Solution: What is the proposed solution? Please be specific!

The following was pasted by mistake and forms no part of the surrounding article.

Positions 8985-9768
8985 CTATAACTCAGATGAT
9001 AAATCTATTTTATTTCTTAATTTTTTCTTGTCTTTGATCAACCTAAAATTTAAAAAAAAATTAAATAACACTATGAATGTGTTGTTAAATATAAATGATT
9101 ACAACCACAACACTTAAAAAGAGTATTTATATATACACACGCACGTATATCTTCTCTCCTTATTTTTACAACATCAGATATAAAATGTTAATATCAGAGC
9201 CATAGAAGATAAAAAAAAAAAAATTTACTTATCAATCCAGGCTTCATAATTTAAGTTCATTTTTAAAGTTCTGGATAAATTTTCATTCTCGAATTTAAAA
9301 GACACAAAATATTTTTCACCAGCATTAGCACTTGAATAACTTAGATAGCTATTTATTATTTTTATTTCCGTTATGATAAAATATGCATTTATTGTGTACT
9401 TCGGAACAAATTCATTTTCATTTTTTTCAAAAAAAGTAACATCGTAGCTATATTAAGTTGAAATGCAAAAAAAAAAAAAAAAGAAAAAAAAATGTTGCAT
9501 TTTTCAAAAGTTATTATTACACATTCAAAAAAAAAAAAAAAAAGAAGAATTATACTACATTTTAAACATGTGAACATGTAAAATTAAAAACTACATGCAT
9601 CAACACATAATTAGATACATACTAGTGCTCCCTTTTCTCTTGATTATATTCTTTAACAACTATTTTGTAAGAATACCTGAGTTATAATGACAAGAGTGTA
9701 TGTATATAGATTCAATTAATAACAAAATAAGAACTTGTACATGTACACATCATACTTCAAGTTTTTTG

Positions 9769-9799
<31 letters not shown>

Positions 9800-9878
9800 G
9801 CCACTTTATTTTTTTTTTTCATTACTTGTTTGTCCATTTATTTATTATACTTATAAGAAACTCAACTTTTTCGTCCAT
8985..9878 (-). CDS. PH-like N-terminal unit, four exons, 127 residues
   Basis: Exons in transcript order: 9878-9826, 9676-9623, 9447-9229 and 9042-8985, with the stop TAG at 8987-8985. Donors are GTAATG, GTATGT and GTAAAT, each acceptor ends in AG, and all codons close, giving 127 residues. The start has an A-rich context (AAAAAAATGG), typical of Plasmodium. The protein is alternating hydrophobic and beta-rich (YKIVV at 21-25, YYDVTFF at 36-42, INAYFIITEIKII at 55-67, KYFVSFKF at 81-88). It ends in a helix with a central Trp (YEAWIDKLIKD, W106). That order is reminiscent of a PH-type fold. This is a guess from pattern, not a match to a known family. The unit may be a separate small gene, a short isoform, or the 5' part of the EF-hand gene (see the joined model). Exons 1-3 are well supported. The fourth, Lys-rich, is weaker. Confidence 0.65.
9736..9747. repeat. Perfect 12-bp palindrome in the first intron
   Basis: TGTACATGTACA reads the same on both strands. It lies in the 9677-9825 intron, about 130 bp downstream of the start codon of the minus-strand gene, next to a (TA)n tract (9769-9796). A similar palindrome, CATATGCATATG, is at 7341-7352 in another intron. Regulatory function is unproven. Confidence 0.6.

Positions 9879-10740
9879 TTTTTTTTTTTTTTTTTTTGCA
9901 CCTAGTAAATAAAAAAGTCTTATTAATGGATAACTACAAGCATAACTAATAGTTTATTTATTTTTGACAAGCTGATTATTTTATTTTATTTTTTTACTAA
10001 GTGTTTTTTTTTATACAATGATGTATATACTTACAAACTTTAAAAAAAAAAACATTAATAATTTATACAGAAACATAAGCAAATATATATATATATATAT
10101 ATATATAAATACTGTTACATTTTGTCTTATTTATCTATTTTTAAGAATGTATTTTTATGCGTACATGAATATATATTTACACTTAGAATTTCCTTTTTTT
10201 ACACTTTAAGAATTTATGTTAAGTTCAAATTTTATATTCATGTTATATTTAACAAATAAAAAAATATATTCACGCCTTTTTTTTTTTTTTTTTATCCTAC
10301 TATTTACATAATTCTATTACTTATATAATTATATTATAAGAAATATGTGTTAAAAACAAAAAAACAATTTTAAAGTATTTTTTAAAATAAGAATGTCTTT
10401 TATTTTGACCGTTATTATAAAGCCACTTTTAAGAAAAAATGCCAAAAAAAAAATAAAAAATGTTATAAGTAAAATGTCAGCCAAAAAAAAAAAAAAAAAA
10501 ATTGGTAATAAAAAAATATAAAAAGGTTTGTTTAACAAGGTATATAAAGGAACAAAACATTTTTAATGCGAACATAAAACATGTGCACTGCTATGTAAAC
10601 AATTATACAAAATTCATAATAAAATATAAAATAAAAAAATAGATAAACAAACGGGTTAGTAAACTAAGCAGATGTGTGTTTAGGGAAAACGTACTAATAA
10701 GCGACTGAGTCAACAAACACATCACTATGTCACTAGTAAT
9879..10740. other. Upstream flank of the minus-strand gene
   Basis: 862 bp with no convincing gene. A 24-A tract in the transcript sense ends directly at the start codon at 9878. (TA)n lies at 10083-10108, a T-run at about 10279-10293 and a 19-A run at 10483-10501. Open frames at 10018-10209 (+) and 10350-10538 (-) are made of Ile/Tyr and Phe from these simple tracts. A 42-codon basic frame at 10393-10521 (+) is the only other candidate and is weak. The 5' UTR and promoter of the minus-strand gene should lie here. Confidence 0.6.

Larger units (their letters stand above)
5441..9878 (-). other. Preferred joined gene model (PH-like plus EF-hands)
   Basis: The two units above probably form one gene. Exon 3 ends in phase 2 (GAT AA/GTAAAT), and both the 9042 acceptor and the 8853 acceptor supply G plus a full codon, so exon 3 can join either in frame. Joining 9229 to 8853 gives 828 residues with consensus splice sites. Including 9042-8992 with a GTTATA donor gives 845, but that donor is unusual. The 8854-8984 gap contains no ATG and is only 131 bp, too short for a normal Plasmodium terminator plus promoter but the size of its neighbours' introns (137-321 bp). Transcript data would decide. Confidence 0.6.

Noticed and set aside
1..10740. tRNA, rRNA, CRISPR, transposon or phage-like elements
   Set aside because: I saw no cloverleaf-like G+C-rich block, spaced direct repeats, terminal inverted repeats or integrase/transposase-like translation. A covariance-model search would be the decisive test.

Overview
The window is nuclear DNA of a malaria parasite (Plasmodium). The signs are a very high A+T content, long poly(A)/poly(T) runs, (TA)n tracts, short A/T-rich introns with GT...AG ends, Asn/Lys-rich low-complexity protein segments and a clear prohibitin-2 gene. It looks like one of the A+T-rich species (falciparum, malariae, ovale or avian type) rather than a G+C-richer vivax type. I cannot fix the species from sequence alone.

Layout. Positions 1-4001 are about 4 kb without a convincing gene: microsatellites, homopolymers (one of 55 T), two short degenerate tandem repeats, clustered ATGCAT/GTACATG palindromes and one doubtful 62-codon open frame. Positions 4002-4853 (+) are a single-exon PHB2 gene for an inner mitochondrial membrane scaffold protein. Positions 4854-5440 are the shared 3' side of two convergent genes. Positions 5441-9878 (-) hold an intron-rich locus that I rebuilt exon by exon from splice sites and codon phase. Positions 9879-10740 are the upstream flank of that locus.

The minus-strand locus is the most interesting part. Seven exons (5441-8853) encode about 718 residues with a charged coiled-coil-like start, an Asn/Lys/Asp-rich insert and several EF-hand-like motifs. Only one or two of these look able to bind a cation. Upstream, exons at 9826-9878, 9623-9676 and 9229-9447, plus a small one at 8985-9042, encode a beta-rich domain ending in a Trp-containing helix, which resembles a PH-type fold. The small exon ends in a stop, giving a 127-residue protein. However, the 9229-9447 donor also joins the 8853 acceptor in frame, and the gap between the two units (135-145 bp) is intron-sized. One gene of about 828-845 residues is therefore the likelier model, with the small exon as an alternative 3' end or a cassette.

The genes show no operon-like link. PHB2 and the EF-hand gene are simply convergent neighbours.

Heidrun is changing the face of early childhood development in the education system through her newly developed, comprehensive approach to teach empathetic ethics and emotional literacy in German kindergartens. The program grew out of initial research from an international study on resilience factors for drug addiction and violence conducted in the Beta-Pharm research institute. Heidrun, who worked at the institute, recognized the broader potential of the research. Drawing from it, she developed the PAPILIO program to focus on building resilience factors in young children. She skillfully brought together a broad coalition, which included scientists, 100 kindergarten teachers, over 700 children, 1,200 parents as well as the world-famous puppetry Augsburger Puppenkiste (Germany’s most famous puppet theater), to develop the pilot program in 2005. One of the central elements of the PAPILIO program is the use of story telling to reach young children. Four puppets representing the emotions of anger, sadness, fear and happiness are introduced to the children without any judgment that one is better than the others. To teach emotional literacy, Heidrun’s model incorporates these figures, as well as other pedagogical tools in the form of children’s game, into the daily routine of the kindergarten classroom. The exposed children learn to communicate their feelings, to overcome irritations about the behavior of other children and grown ups, and to empathize with others. These simple instruments have measurable long-term impact, such as reducing aggressive and violent behavior, improving the working environment of kindergarten teachers as well as facilitating children’s transition from kindergarten to school. Today there are already 137 PAPILIO trainers who have trained over 3,200 kindergarten teachers, reaching 58,000 children across Germany. To date, the Augsburger Puppenkiste has performed the PAPILIO Story "Paula and the kobolds from the box" in 122 cities, reaching nearly 30,000 children. Heidrun is now at an inflection point. Having developed the program inside the research institute, she has negotiated to take the program outside of the institute into a separate organization, PAPILIO, e.V., which she has founded in order to take the program to the next level, and to create new initiatives for children under three years of age.